Again, from 1992, a single GLX model was assembled in New Zealand, with manual or automatic transmissions, at Mitsubishi's Porirua plant. Due to the partnership that existed between Chrysler Motors and Mitsubishi Motors during this time period, this generation of Chariot shares a similar appearance with the sales leader Dodge Caravan and Plymouth Voyager, and was sold in North America as the Mitsubishi Expo. Mitsubishi's decision to offer a MPV instead of an SUV was also shared with the Mazda MPV without the increased ground clearance. This vehicle was also sold on a shorter wheelbase, in a version marketed as the Mitsubishi RVR.

In Korea, Hyundai Precision & Ind. Co. built a rebadged version of the second generation Mitsubishi Chariot between 1996 and 2002 that was called Hyundai Santamo and Galloper Santamo. According to the corresponding article on Korean World Heritage Encyclopedia, the Hyundai Santamo name was an acronym, meaning "SAfety aNd TAlented MOtor".

Third generation (1997–2003)

Third generation (UG)
Mitsubishi Chariot Grandis
Also called Mitsubishi Nimbus
Mitsubishi Space Wagon
Mitsubishi Savrin
Production 1997–2003
Model years 1998-2003
Assembly Okazaki, Aichi, Japan
Body and chassis
Body style 5-door station wagon
Layout Front-engine, front-wheel-drive
Related Mitsubishi RVR
Engine 2.4 L 4G64 I4engine
3.0 L 6G72 V6
Transmission 4-speed automatic
Wheelbase 2,780 mm (109.4 in)
Length 4,650 mm (183.1 in)
Width 1998-2000: 1,775 mm (69.9 in)
2001-03: 1,780 mm (70.1 in)
Height 1,650 mm (65.0 in)

The third and final generation was introduced on October 17, 1997,[3] and was larger and heavier again. It was now known in its home market as the Chariot Grandis, after the French grandiose, to emphasise the increase in the car's size and quality as it moved from a ladder frame to monocoque construction,[7] using the company's RISE safety body.[3] Mitsubishi discontinued all other straight-4 engines in favour of a single gasoline direct injection version of the 4G64, while introducing a new 2972 cc SOHC 6G72 V6 powerplant, also GDI-equipped. The INVECS-II four-speed semi-auto became the only transmission option.[3] Due to the engine size exceeding 2000cc, and the width exceeding 1.7 m, this generation was no longer in compliance with Japanese regulations, and buyers were now liable for additional yearly taxes, which affected sales. This generation was not sold in North America, as the Dodge Caravan and Plymouth Voyager were now sold in regular and extended length vehicles, with the longer models sold as Grand Caravan and Grand Voyager in addition to the Chrysler Town and Country. It was marketed as a large minivan as a result.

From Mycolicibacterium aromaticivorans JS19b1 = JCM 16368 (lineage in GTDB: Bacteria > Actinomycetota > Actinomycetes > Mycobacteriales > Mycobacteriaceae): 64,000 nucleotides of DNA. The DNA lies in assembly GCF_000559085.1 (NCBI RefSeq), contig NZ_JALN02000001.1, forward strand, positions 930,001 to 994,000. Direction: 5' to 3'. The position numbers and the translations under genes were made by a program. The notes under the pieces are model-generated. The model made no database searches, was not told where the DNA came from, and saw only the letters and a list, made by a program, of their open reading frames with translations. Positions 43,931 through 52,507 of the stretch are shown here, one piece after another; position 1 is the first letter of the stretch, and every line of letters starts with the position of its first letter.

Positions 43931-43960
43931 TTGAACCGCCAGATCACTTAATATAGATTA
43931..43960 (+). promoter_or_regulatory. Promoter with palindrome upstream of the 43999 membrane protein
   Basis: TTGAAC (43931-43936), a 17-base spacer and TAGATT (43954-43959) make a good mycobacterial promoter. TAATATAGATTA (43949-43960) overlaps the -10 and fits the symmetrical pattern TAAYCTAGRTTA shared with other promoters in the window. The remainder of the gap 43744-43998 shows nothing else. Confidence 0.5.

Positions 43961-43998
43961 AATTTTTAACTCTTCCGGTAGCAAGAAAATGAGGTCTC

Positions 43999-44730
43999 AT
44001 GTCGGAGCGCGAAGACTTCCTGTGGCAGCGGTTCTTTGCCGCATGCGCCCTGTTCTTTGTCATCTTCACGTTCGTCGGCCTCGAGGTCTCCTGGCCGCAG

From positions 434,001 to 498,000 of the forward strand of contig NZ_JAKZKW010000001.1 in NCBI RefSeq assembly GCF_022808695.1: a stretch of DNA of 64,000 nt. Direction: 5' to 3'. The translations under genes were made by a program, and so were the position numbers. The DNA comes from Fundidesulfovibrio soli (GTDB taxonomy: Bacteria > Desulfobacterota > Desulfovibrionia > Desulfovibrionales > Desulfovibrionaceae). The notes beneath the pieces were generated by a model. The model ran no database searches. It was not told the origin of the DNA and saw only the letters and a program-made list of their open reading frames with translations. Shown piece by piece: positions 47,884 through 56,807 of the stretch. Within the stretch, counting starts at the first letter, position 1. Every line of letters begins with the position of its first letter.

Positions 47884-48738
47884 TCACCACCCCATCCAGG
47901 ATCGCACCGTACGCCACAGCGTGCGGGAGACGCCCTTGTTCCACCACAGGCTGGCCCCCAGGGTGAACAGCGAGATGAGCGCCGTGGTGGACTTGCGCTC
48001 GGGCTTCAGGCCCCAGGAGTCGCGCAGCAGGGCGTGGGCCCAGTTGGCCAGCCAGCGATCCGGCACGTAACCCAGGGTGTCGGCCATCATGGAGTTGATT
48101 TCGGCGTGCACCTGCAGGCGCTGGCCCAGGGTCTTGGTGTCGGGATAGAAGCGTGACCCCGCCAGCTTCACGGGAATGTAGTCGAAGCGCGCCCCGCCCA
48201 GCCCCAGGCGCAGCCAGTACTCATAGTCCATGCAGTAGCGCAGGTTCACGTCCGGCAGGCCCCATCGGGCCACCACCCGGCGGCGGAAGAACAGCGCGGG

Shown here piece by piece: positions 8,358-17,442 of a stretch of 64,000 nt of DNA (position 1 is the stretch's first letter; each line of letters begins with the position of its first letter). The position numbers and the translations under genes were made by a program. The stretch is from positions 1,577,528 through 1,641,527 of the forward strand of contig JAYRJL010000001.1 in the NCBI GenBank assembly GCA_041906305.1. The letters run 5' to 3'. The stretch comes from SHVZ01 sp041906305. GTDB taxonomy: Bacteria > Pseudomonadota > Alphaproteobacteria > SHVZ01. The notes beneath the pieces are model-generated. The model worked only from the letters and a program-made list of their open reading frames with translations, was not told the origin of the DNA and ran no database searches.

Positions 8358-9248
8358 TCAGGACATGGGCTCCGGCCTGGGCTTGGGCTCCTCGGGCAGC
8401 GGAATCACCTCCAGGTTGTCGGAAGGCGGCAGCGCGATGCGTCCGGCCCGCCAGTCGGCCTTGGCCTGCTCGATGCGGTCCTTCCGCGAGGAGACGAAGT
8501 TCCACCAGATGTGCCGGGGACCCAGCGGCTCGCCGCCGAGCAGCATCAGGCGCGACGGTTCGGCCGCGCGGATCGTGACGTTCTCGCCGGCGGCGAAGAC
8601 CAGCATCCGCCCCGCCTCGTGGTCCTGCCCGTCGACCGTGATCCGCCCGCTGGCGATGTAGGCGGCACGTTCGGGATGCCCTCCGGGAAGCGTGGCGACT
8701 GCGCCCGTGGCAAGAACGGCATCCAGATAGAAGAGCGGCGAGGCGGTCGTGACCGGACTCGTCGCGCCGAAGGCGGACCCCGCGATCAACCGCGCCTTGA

The Chariot Grandis was finally superseded by release of the Mitsubishi Grandis on May 14, 2003,[1] although production of the older vehicle continued until the following year for overseas markets.[9]

Production and sales figures

Year Production Sales
Domestic Export
1995 41,943 figures unavailable
1996 33,648
1997 59,448
1998 88,251
1999 63,010
2000 26,734 22,821 10,092
2001 15,907 10,472 7,018
2002 10,595 3,724 7,310
2003 4,043 49 4,536
2004 138 - 208

(Sources: Fact & Figures 2005, Mitsubishi Motors website)